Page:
Research Problems Research problems are “fundamental” problems, often needing mathematical or algorithmic analyses, which are publishable in peer-community publications. Non-research problems are those involving technology (e.g., J2EE, Siebel,.Net) and its applications.
Research Problems—cont’d Sometimes, a seemingly mundane technology or application area may contain difficult research problems, but only if approached in the right way. For instance, software testing is a common application domain, as well as a field with research problems needing thought leadership.
Parts of a Research Paper Title Abstract, Keywords Introduction Literature Review > Conclusions References
Title This should concisely describe the field/problem, as well as the important innovation/improvement in the paper. Sometimes, a brief “running title” (printed at the top of every page after the first) is also required.
Abstract and Keywords The abstract is a summary in 50-200 words (usually 150 words) of the results in the paper. After reading just the abstract, a reader should know what is new and significant in the paper. Keywords are 3-6, to aid people who may be interested in the subect matter of the paper.
Introduction This is an introduction to the work in the paper. It is typically 1-2 pages in length. It is not an introduction to the world, or even to the general principles of the subject, so should be kept focused. After reading the intro, a reader should clearly understand the research presented, except for the details.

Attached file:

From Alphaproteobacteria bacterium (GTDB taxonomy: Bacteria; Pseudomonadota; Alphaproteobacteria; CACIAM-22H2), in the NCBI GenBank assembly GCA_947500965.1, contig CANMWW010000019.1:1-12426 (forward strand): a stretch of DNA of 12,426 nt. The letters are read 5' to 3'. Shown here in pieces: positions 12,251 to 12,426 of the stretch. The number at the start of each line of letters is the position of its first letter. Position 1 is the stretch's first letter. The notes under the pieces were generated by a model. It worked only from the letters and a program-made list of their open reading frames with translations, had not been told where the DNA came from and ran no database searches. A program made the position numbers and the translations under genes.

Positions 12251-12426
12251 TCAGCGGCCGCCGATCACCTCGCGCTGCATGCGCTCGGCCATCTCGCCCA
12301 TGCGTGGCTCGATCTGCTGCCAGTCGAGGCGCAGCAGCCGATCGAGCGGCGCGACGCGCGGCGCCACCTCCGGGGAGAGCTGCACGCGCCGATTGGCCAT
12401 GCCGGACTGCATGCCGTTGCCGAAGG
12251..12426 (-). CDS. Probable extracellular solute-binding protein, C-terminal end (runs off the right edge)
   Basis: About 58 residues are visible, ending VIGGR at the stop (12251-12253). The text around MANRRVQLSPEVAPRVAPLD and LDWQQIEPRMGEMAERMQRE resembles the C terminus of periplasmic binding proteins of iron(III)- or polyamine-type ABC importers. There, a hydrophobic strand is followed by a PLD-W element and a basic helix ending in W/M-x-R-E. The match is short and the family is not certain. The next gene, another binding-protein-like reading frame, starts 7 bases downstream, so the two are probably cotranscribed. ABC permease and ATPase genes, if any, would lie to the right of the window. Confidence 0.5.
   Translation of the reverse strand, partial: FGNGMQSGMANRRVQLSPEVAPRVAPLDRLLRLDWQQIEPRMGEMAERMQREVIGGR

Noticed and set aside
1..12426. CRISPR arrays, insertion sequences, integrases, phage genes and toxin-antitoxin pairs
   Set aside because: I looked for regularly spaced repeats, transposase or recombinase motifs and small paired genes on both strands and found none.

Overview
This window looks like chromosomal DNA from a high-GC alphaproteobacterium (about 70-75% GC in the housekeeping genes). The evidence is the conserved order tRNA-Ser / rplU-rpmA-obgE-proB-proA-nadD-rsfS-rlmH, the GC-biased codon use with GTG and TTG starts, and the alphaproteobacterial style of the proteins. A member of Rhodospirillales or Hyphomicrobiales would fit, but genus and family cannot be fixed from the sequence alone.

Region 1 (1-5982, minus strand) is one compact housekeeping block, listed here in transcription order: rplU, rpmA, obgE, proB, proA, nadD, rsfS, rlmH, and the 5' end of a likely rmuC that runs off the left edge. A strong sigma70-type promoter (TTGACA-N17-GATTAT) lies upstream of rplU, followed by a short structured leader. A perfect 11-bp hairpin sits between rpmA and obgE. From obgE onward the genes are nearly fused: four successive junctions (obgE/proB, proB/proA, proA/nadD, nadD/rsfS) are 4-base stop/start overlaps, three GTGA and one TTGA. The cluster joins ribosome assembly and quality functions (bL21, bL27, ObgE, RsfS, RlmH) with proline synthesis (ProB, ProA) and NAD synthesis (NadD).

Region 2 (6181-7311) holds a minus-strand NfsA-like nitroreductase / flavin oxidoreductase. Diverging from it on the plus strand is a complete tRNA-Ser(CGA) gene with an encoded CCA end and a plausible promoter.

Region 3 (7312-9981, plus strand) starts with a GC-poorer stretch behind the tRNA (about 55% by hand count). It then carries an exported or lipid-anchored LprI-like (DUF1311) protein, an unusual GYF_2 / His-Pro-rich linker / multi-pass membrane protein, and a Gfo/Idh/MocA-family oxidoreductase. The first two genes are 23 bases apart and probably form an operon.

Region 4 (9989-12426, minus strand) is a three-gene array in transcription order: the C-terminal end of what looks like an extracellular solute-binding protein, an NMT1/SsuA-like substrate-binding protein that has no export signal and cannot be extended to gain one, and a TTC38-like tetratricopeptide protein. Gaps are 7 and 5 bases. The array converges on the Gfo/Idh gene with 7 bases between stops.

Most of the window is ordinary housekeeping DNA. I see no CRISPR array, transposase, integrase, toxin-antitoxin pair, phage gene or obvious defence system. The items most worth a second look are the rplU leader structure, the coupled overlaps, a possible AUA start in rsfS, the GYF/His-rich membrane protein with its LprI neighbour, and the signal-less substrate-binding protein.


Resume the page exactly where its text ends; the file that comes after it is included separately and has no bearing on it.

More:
Literature Review This is a concise summary of the important prior work that forms the context of the research presented. All relevant prior work must be noted and carefully mentioned; referees are known to reject papers for missing mention of some prior work known to them.
> The main body of the paper should be broken up into relevant sections and subsections. Each section/subsection should address one point/topic. Logical ordering of sections is very important.
Conclusions This is usually the final section, and summarizes the work and describes possible further work and improvements. This section must be written with care, not just as an afterthought.
References References must be given in some appropriate format (IEEE, ACM, APA, Chicago Manual of Style). Refereed and published work, and original (rather than secondary) sources, are preferred.
References—cont’d References must be given for all prior work mentioned in the paper. The number of references depends on the length and type of paper (journal vs. conference). A conference paper typically as 10-15 references, whilst a journal may have 30 or more.
How a Paper is Read Title Abstract Introduction Conclusions All the rest
General Do’s Do be keenly aware of the standards and trends in the peer community where your paper will be read. Do make a special effort to be aware of similar earlier work in the same journal/conference, and to mention the same.
General Don’ts Do not plagiarize ideas/text, even by accident. This is virtually a “death penalty” offense for a researcher. Always give credit where due. Do not write/submit a paper with no knowledge of the peer community, and expect it to be accepted by them.
Related Resources Recent issues of the the Journal of the Association for Computing Machinery (JACM), and other ACM journals Recent issues of the IEEE Transactions on Software Engineering (IEEE-TSE), and other IEEE journals Recent issues of the SIAM Journal on Computing (SICOMP), and other SIAM journals Links sent, handouts